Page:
Last September former UConn head coach Jim Calhoun announced his decision to retire, handing over a program he built into one of the nation’s best over to Kevin Ollie. And starting point guard Shabazz Napier was none too thrilled with the move, as the man he regarded as a “father figure” would no longer be his coach.
With Jeremy Lamb and Andre Drummond in the NBA and Alex Oriakhi and Roscoe Smith having transferred, would Napier be the next to go?
“When (Calhoun retired), I felt betrayed,” Napier said Thursday. “The way (the coaching staff) went about it, I felt it was wrong. It just seemed like a planned process. And that’s the reason I felt like it was kind of selfish in a way. That’s the reason I planned on transferring.”
Calhoun had arrived at the decision to retire roughly a week before he signed the papers. Napier, who learned the news online, spent the next week weighing the option of a transfer. He was upset that Calhoun, a “father figure,” allowed his retirement to go public without first informing his players. He was distraught, unsure of what would come next.
Ultimately Napier decided to remain in Storrs, and it’s a decision that has benefitted both the player and the program. The senior point guard was a guiding force on a team that managed to win 20 games last season despite dealing with a postseason ban and a lack of depth (especially in the front court). And with the postseason ban now gone, Napier’s expected to lead the way for a team expected to contend in the American Athletic Conference.
But there are still questions to be answered, despite the presence of sidekicks such as guards Ryan Boatright and Omar Calhoun and forward DeAndre Daniels. The front court once again has issues, with freshman Kentan Facey yet to be cleared by the NCAA and senior Tyler Olander suspended indefinitely following his arrest on a charge of driving under intoxication. Those issues currently leave the Huskies with Phil Nolan and freshman Amidah Brimah as true post players, and that lack of depth could get them in trouble against talented (and deep) conference foes Louisville and Memphis.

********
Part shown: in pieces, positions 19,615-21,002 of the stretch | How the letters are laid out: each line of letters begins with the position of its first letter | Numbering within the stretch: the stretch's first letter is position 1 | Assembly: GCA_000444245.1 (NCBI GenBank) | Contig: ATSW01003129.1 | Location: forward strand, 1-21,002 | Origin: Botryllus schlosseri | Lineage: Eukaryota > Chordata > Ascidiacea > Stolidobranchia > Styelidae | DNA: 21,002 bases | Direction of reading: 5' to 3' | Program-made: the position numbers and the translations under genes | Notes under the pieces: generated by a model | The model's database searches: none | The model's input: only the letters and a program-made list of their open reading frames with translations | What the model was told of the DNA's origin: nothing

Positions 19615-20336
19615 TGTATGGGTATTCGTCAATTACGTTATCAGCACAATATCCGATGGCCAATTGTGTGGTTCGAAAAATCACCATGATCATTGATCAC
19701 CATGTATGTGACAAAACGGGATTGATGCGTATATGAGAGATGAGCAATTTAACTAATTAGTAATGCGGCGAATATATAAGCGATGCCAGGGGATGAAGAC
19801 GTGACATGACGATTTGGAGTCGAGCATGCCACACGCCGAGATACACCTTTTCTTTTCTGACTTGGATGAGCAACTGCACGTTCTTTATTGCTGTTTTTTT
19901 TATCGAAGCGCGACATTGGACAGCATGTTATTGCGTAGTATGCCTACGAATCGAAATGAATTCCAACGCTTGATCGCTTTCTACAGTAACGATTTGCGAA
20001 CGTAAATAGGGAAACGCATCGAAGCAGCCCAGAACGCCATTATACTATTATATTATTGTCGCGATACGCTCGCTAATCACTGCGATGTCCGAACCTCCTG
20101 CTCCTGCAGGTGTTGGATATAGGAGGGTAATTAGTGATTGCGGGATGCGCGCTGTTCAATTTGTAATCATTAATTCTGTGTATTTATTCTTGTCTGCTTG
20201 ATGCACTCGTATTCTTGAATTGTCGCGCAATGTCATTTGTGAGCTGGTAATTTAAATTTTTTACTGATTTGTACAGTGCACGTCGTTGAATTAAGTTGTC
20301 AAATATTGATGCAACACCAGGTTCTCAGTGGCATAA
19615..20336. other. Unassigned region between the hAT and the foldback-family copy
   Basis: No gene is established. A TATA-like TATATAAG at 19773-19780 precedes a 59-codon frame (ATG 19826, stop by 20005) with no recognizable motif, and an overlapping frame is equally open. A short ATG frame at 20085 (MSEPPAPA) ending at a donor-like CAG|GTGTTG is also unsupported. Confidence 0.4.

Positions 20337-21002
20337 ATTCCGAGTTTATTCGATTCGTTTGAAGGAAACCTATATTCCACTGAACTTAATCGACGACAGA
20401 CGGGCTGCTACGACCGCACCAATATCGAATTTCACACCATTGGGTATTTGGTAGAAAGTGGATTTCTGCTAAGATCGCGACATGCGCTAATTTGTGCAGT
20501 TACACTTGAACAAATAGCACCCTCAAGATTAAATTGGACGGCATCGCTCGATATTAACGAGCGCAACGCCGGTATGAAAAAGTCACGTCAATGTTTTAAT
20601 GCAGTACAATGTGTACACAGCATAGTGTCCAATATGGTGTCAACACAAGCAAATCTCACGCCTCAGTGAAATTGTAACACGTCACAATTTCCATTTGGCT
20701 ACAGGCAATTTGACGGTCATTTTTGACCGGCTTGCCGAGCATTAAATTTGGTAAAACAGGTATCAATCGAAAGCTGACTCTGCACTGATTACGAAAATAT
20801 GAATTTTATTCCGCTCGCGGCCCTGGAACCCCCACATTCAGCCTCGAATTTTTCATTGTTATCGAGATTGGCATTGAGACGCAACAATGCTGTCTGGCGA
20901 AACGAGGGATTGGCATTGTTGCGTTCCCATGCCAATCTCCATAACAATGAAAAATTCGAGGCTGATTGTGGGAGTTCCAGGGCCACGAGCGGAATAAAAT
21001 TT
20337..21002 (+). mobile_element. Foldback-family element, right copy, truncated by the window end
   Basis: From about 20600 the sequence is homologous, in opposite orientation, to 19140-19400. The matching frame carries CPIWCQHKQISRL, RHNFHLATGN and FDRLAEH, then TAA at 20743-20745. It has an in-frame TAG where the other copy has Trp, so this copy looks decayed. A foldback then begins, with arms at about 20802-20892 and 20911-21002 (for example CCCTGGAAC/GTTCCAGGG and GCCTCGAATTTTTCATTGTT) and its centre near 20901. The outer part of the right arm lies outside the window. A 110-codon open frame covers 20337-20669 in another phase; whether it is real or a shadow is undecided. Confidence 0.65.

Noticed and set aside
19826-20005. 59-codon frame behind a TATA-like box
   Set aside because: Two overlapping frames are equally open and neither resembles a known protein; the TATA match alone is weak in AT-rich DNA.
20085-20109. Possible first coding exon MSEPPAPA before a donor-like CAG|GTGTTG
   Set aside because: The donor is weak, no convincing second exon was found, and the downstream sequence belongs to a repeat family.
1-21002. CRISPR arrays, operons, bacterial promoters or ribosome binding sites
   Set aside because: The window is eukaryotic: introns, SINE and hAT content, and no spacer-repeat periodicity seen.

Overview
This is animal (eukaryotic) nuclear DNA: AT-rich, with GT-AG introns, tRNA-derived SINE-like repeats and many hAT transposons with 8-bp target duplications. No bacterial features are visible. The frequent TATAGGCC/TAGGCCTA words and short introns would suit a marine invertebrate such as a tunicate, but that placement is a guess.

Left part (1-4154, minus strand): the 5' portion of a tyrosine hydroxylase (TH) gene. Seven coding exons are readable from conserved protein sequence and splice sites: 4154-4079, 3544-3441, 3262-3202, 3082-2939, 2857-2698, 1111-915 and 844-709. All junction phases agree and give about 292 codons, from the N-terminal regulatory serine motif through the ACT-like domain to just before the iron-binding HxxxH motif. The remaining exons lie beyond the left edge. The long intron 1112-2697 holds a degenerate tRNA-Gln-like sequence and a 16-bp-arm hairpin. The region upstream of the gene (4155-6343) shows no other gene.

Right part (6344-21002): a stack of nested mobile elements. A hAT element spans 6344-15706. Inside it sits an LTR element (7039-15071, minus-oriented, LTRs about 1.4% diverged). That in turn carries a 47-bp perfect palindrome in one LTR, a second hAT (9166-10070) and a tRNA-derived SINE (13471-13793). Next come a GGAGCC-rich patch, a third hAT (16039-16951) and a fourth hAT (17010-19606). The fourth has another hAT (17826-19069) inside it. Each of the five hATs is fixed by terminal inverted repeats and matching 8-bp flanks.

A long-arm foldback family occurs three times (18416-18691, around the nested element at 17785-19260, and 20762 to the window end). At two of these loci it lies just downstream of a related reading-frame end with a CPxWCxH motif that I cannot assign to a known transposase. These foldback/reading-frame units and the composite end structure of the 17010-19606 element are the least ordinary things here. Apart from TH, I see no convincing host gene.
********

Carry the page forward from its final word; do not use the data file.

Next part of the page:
UConn dealt with similar issues last season due in large part to Napier’s leadership. And had he not decided to stay the course, who knows where the Huskies would be today.
Villanova landed a commitment from top 50 prospect Jermaine Samuels on Saturday.
Samuels is a tough and athletic 6-foot-5 wing that will remind many Wildcat fans of Josh Hart. He’s got the same kind of versatility and nose for the ball that will let him guard perimeter players as well as work in as a small-ball four. Players like this are a specialty of Jay Wright.
Samuels picked up an offer from Duke recently and also had Indiana, Kansas and Georgetown in his top five. Beating out blue-bloods for a prospect like this is quite the statement for Villanova, one that should tell you the reigning national champs are here to stay as a national power.
I want to thank God, my family & Coach Todd of X for helping me get to where I'm at now. I'm officially a Wildcat🔵⚪️ pic.twitter.com/ddsxSfxUZS
Syracuse has found their replacement for Malachi Richardson.
On Sunday, Nebraska transfer Andrew White committed to the Orange, picking Syracuse, in the end, over VCU. White is a graduate transfer who spent last season with Nebraska, where he averaged 16.2 points while shooting 41.2 percent from three. A top 50 prospect out of Virginia back in the Class of 2012, White played a limited role for Kansas his first two seasons in college.